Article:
|Funding for:||UK Students, EU Students, International Students|
|Funding amount:||Includes a stipend|
|Placed On:||21st July 2022|
|Closes:||14th August 2022|
Understanding carbon sequestration in porous media: sustainable CO2 storage
Please note that the application is for a studentship only, and it does not include an offer of admission to the University. The successful applicant would be expected to formally apply for admission and subsequently meet any conditions of admission set forth. Please see our course’s minimum admissions criteria before applying for this studentship to see if you would qualify for admission.
The consequences of increased CO2 levels in the atmosphere leading to global climate change present a clear challenge to the industrial and academic research communities. An exciting potential solution is carbon capture and storage (CCS). After capturing CO2 at its source, it must then be stored (sequestered) in a long term and stable environment. One such method involves the storage of CO2 at supercritical conditions (SC) in bedrock formations and depleted natural gas reservoirs. It is imperative for the long term viability and safety of such sequestration that the underlying chemistry and physics of the interactions between SC-CO2 and the formations they reside in are thoroughly characterised and understood.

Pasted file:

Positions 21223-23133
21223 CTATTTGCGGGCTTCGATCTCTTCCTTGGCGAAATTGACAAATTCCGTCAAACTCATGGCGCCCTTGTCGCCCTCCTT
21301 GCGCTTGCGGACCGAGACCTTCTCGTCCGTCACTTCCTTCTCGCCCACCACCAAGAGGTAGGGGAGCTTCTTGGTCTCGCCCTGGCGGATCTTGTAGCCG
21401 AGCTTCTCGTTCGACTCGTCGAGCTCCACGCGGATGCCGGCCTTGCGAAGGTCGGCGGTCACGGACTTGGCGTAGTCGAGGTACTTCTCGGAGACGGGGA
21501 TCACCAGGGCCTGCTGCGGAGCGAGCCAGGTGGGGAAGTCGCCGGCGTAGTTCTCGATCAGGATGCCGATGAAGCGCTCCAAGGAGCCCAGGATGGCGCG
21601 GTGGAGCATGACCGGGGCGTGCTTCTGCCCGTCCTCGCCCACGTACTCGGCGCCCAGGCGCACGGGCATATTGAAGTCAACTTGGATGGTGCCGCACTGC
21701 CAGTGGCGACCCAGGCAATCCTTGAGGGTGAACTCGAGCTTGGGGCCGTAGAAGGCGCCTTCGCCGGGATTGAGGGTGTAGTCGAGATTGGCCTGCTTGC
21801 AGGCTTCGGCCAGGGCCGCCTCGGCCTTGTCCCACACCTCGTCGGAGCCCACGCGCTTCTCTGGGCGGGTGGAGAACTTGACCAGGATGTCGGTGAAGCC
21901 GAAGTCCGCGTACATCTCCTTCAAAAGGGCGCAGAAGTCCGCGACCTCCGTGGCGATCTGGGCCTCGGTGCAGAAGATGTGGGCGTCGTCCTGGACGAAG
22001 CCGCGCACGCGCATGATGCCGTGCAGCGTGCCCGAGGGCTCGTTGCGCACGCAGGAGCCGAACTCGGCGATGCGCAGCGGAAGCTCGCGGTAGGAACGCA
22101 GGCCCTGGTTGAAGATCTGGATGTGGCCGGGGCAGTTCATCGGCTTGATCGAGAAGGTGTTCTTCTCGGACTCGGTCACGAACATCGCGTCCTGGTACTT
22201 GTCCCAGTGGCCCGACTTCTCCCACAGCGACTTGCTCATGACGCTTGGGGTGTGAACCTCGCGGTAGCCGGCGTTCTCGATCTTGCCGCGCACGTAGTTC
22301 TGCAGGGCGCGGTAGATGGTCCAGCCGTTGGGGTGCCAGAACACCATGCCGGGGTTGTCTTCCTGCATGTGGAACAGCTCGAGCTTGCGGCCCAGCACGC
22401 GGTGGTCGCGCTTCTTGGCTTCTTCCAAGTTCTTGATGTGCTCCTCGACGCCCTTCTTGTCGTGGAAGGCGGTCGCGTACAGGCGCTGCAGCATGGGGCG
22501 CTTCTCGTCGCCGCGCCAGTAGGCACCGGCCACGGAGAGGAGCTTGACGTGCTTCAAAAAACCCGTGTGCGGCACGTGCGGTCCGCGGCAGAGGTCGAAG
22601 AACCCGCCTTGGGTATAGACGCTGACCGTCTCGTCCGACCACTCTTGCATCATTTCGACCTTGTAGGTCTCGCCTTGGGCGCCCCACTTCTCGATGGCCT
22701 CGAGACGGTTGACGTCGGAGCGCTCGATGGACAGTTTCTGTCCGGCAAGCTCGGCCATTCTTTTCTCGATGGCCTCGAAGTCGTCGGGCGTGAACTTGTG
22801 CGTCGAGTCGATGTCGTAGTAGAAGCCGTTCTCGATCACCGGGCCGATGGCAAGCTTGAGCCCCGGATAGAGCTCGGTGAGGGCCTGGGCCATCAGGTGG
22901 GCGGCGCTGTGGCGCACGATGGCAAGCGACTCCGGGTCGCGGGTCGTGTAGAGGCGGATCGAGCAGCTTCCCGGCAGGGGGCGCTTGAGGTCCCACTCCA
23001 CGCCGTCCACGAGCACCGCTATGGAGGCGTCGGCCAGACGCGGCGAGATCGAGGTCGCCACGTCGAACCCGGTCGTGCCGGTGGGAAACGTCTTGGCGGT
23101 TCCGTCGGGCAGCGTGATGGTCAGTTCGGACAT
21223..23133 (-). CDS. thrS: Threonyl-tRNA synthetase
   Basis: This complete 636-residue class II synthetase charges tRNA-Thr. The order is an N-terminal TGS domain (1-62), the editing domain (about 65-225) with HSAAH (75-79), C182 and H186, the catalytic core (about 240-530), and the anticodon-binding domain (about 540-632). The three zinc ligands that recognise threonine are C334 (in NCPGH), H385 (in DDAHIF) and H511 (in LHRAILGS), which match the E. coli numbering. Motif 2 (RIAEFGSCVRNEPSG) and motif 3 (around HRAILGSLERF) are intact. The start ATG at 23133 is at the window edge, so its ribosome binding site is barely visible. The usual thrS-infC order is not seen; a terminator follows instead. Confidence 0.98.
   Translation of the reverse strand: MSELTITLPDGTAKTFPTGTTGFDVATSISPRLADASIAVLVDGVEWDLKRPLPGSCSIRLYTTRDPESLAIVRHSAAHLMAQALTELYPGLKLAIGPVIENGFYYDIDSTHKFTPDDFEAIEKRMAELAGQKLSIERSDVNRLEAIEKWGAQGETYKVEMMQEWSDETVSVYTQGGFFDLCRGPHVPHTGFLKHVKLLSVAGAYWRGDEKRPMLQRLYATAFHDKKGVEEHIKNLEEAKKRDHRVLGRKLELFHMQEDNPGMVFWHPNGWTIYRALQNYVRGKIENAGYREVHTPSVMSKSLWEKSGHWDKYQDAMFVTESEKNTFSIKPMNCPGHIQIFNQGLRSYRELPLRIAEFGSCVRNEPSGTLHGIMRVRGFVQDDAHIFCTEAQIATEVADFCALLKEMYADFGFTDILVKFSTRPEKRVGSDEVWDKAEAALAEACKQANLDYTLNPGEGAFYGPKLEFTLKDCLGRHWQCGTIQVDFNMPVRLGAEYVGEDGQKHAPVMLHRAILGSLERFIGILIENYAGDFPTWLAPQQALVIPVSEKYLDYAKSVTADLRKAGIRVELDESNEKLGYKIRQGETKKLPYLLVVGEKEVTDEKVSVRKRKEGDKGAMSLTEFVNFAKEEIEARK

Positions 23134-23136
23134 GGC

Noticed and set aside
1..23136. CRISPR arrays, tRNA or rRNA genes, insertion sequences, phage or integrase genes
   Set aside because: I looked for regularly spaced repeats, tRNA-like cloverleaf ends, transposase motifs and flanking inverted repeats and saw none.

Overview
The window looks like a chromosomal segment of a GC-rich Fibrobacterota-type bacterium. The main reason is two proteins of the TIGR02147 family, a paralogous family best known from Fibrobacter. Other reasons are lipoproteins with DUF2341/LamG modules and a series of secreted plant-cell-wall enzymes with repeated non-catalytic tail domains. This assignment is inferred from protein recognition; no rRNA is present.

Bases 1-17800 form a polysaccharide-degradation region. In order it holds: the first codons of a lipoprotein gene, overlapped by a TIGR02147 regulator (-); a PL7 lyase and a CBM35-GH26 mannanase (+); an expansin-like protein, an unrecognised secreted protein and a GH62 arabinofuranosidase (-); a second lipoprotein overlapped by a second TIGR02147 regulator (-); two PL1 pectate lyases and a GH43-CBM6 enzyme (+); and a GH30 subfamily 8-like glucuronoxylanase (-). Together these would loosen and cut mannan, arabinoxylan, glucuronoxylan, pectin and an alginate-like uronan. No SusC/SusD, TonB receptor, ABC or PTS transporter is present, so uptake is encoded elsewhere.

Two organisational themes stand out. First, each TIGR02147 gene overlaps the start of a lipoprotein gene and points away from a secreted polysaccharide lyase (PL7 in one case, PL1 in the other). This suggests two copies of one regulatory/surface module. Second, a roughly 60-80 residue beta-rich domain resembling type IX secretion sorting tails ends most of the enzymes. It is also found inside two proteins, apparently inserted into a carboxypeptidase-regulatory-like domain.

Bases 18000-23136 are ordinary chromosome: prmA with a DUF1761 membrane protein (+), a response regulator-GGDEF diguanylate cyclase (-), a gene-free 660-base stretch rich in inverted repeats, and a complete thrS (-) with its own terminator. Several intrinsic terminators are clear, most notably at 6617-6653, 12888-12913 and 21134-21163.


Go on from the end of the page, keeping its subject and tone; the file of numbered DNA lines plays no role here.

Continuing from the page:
The aims of this project will be to use the non-invasive technique of magnetic resonance imaging (MRI) to study the behaviour of SC-CO2 in a variety of model porous systems under realistic conditions. Magnetic resonance provides incredibly rich and diverse data that delivers unparalleled information for both physical and chemical processes via non-invasive, chemically specific measurements of mass transport and molecular properties.
As part of a successful team, you will be initially be involved in the construction and commissioning of a magnetic resonance compatible SC-CO2 rig. You will also learn and develop appropriate advanced magnetic resonance experimental techniques for application to SC-CO2 in porous media. You will then use these techniques to develop a greater understanding of in-situ phase behaviour of SC-CO2 and its interaction with the surrounding solid porous matrix.
The magnetic resonance research centre at the Department of Chemical Engineering & Biotechnology in Cambridge is a world class facility housing a vibrant and diverse research group. The are 8 superconducting NMR/MRI instruments along with a number of lower field permanent magnet systems which cover a large range of magnetic fields. This project includes a 3.5 year Ph.D studentship. We will consider applications from outstanding overseas candidates.
For information on how to apply for the studentship, please visit: https://www.jobs.cam.ac.uk/job/36094/. Please note that applications must be received by 14 August, and we are unable to consider late or incomplete applications.
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